(Article 423), and further enumerates the properties for public use as provincial
roads, city streets, municipal streets, the squares, fountains, public waters,
promenades, and public works for public service paid for by said provisions, cities or
municipalities, all other property is patrimonial without prejudice to the provisions of
special laws (Article 424; Province of Zamboanga del Norte v. City of Zamboanga, et
al., 22 SCRA 1334 [1968]).

Thus in Torio v. Fontanilla, supra, the Court declared that with respect to proprietary
functions the settled rule is that a municipal corporation can be held liable to third
persons ex contractu (Municipality of Moncada v. Cajuigan, et al., 21 Phil. 184
(1912) or ex delicto (Mendoza v. de Leon, 33 Phil. 508 (1916).

The Court further stressed:

Municipal corporations are subject to be sued upon contracts and in tort....




The rule of law is a general one, that the superior or employer must answer civilly
for the negligence or want of skill of its agent or servant in the course or line of his
employment, by which another who is free from contributory fault, is injured.
Municipal corporations under the conditions herein stated, fall within tile operation

of this rule of law, and are liable accordingly, to civil actions for damages when the
requisite elements of liability co-exist. ... (Emphasis supplied)

The Court added:

... while the following are corporate or proprietary in character, viz: municipal
waterworks, slaughter houses, markets, stables, bathing establishments, wharves,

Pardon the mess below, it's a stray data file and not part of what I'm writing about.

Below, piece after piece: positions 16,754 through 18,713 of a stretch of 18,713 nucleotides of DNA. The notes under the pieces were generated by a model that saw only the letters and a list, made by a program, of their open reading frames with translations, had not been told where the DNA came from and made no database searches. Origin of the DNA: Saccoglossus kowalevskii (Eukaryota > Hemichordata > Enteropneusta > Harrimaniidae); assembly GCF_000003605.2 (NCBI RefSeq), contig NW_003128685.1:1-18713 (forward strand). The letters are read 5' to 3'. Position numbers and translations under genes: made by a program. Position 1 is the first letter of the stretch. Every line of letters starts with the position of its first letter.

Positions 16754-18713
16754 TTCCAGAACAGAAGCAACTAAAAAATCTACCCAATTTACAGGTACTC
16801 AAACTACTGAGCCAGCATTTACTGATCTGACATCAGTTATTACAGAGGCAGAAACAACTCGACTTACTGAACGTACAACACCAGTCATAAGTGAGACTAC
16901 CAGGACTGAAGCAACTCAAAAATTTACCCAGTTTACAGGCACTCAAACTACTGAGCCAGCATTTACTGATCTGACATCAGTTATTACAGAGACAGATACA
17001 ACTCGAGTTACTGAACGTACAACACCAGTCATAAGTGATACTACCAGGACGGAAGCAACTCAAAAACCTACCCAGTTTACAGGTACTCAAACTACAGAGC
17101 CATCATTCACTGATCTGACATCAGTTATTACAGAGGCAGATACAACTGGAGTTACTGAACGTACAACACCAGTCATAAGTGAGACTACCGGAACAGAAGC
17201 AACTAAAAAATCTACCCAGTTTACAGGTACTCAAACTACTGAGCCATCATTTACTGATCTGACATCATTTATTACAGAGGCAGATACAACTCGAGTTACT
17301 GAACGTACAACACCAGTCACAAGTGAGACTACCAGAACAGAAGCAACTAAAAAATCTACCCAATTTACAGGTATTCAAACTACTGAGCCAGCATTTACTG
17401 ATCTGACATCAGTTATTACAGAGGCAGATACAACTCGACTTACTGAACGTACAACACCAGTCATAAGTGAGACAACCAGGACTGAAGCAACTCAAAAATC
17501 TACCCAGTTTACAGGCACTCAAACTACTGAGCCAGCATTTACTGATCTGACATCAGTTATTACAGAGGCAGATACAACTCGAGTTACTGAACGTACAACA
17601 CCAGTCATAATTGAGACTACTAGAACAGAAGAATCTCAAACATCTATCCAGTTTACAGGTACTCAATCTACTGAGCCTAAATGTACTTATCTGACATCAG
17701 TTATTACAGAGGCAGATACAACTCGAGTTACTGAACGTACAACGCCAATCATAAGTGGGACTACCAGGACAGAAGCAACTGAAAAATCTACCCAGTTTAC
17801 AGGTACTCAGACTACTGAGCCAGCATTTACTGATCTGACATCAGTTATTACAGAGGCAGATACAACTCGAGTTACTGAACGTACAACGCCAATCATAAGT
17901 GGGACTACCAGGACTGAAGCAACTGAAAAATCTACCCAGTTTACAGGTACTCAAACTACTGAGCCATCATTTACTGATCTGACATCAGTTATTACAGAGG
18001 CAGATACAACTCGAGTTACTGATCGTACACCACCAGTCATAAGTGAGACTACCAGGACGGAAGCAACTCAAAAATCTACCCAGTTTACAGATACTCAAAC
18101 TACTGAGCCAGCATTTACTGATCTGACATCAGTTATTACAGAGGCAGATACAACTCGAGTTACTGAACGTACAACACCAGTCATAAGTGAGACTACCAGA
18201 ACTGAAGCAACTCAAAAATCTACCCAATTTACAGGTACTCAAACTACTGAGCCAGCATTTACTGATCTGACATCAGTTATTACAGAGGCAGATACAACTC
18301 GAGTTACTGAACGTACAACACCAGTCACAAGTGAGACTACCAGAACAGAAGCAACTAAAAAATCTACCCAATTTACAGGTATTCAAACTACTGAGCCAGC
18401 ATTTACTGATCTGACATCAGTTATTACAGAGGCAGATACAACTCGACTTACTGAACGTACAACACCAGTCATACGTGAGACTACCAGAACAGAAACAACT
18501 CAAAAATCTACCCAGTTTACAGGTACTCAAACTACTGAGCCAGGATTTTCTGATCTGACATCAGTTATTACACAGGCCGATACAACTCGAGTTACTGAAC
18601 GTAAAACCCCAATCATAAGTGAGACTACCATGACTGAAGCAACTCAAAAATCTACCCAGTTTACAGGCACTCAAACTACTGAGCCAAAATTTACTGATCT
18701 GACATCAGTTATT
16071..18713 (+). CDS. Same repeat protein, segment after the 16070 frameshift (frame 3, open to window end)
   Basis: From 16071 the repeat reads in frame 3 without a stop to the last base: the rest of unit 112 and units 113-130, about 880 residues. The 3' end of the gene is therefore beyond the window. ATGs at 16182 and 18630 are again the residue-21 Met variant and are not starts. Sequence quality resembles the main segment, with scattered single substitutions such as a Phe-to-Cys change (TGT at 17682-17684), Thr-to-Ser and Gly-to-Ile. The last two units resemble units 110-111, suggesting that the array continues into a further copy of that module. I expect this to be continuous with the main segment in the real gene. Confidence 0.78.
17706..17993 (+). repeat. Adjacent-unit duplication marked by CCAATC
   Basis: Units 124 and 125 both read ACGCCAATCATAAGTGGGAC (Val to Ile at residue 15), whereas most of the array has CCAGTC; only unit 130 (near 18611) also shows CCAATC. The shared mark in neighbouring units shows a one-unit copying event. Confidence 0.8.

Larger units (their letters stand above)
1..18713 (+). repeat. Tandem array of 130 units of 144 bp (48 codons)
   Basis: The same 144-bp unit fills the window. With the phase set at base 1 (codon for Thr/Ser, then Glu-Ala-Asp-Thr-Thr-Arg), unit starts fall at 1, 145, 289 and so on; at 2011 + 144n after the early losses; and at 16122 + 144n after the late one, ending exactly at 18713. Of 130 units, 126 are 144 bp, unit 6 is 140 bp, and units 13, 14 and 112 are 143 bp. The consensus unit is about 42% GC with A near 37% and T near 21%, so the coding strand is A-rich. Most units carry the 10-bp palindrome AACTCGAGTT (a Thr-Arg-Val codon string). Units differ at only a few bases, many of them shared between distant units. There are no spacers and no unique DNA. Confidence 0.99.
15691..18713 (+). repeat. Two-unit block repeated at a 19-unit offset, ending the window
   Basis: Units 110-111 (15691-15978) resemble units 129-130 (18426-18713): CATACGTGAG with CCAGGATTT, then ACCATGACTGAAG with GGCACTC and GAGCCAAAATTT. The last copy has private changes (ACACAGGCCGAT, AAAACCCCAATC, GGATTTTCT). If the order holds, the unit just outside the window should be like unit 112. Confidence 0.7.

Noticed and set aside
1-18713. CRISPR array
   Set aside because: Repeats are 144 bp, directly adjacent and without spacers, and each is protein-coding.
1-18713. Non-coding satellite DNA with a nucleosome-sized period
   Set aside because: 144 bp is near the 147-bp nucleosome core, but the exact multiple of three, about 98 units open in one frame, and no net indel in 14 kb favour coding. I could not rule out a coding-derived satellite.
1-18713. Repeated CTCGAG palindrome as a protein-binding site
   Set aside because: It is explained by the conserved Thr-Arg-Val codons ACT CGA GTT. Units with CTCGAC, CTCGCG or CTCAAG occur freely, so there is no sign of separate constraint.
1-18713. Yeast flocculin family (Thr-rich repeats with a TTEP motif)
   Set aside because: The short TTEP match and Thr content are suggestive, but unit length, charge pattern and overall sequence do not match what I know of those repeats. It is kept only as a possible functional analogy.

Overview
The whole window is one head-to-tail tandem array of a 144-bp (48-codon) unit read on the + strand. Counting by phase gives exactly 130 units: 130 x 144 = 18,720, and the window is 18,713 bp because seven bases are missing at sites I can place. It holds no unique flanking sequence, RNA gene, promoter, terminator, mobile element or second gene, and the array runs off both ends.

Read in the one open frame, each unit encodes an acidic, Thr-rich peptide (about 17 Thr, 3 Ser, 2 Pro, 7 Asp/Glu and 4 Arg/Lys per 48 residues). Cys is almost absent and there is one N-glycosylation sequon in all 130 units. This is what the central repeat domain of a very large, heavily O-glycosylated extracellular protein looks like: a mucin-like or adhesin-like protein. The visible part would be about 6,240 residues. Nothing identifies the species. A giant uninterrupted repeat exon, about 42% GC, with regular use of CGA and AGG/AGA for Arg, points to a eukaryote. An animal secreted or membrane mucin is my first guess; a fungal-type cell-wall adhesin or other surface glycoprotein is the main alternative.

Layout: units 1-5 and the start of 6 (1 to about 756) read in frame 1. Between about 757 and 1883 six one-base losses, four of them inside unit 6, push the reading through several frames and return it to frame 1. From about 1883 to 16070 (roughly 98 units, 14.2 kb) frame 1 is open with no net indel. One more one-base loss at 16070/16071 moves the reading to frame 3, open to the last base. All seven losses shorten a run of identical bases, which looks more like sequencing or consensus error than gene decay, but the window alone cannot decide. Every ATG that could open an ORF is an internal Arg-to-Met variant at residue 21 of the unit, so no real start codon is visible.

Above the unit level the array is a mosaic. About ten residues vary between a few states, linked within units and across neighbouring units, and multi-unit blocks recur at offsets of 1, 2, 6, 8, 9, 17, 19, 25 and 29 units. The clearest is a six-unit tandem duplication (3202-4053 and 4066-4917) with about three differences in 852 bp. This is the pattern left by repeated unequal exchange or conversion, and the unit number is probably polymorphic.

ferries and fisheries. Maintenance of parks, golf courses, cemeteries and airports
among others, are also recognized as municipal or city activities of a proprietary
character. (Dept. of Treasury v. City of Evansvulle, Sup. Ct. of Indiana, 60 N.E. 2nd
952, 954 cited in Torio v. Fontanilla, supra) (Emphasis supplied)

Under the foregoing considerations and in the absence of a special law, the North
Cemetery is a patrimonial property of the City of Manila which was created by
resolution of the Municipal Board of August 27, 1903 and January 7, 1904 (Petition,
Rollo pp. 20-21 Compilation of the Ordinances of the City of Manila). The
administration and government of the cemetery are under the City Health Officer
(Ibid., Sec. 3189), the order and police of the cemetery (Ibid., See. 319), the
opening of graves, niches, or tombs, the exhuming of remains, and the purification
of the same (Ibid., Sec. 327) are under the charge and responsibility of the
superintendent of the cemetery. The City of Manila furthermore prescribes the